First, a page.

Evidence that sensory traps can evolve into honest signals.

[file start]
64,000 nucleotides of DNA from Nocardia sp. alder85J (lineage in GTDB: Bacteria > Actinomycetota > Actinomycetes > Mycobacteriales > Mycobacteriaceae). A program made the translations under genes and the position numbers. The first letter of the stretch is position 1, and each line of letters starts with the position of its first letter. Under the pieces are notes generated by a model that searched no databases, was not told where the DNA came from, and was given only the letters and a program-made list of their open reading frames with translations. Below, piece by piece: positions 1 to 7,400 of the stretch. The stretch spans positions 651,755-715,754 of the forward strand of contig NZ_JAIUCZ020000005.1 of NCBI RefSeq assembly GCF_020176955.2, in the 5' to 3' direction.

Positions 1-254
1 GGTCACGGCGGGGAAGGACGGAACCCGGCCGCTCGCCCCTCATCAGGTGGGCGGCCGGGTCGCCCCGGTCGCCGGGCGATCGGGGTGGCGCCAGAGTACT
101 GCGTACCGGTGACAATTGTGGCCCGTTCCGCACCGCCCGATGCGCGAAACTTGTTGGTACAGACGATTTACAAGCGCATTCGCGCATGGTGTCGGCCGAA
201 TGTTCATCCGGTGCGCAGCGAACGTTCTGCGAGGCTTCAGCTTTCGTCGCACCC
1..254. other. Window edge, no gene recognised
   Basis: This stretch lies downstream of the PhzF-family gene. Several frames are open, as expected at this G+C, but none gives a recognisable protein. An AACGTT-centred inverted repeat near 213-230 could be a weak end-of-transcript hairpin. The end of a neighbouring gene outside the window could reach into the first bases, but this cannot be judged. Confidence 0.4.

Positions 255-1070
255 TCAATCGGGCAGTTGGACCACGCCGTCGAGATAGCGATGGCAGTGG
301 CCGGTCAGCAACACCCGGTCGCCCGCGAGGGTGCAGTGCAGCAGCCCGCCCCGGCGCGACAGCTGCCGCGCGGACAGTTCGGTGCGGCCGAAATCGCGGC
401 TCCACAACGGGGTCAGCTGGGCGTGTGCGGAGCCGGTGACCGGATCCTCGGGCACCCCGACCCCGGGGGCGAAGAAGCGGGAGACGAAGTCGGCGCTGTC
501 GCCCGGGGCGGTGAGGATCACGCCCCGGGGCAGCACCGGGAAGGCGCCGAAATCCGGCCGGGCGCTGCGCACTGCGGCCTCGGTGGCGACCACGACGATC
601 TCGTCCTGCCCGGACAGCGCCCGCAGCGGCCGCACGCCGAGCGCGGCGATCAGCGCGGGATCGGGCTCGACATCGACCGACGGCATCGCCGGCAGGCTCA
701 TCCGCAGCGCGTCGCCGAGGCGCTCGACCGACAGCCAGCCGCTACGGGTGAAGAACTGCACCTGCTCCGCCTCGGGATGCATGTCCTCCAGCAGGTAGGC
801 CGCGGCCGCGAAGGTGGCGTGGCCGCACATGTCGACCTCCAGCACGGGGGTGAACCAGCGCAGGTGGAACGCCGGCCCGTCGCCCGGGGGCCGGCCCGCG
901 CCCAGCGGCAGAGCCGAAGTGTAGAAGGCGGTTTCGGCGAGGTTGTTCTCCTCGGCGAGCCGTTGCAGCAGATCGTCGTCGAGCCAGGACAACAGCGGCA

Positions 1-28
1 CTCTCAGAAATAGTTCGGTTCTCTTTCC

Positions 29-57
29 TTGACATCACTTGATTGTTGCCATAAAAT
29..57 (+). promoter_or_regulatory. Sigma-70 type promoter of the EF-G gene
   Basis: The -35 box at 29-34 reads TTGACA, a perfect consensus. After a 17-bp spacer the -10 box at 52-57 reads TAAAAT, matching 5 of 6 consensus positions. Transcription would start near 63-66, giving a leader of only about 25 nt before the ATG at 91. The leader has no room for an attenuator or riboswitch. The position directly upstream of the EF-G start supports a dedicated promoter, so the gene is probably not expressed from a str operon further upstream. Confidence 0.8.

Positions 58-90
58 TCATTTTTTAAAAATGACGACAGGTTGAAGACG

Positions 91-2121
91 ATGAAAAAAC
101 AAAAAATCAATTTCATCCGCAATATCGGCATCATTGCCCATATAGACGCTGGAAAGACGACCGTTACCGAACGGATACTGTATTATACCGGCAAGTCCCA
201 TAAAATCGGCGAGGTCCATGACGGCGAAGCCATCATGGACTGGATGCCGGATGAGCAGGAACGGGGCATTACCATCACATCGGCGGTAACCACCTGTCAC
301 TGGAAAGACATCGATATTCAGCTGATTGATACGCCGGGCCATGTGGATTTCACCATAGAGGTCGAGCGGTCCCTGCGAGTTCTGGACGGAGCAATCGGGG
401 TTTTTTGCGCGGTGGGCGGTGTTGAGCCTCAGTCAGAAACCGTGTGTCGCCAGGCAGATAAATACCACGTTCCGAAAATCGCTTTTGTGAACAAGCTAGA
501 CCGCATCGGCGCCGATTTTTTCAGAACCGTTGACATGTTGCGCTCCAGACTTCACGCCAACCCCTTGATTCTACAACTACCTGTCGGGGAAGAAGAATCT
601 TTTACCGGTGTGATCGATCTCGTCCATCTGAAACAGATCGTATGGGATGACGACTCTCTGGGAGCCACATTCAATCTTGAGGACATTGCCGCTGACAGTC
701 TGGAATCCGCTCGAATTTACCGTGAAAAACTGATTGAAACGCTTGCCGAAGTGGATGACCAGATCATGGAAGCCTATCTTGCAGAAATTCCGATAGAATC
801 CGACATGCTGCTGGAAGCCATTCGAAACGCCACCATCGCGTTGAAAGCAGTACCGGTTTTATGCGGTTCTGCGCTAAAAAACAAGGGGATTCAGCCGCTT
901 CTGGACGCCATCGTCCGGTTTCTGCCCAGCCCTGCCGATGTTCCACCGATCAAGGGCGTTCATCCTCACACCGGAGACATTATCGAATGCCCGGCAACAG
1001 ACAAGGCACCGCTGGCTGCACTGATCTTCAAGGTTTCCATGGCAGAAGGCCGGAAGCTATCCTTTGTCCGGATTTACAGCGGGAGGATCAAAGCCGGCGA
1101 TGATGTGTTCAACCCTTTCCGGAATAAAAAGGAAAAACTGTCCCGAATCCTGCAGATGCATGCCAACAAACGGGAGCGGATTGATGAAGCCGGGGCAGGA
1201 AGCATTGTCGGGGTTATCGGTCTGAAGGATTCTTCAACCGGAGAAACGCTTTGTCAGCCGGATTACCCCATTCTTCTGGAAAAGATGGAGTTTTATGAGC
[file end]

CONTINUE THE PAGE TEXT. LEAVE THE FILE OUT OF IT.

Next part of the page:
Conventional models explaining extreme sexual ornaments propose that these reflect male genetic quality or are arbitrary results of genetic linkage between female preference and the ornament. The chase-away model emphasizes sexual conflict: male signals attract females because they exploit receiver biases. As males gain control of mating decisions, females may experience fitness costs through suboptimal mating rates or post-copulatory exploitation. Elaboration of male signals is expected if females increase their response threshold to resist such exploitation. If ornaments target otherwise adaptive biases such as feeding responses, selection on females might eventually separate sexual and non-sexual responses to the signal. Here we show that the terminal yellow band (TYB) of several Goodeinae species evokes both feeding and sexual responses; sexual responsiveness phylogenetically pre-dates the expression of the TYB in males and is comparable across taxa, yet feeding responsiveness decreases in species with more elaborated TYBs. Displaying a TYB is costly, and thus provides an example where a trait arose as a sensory trap but has evolved into an honest signal.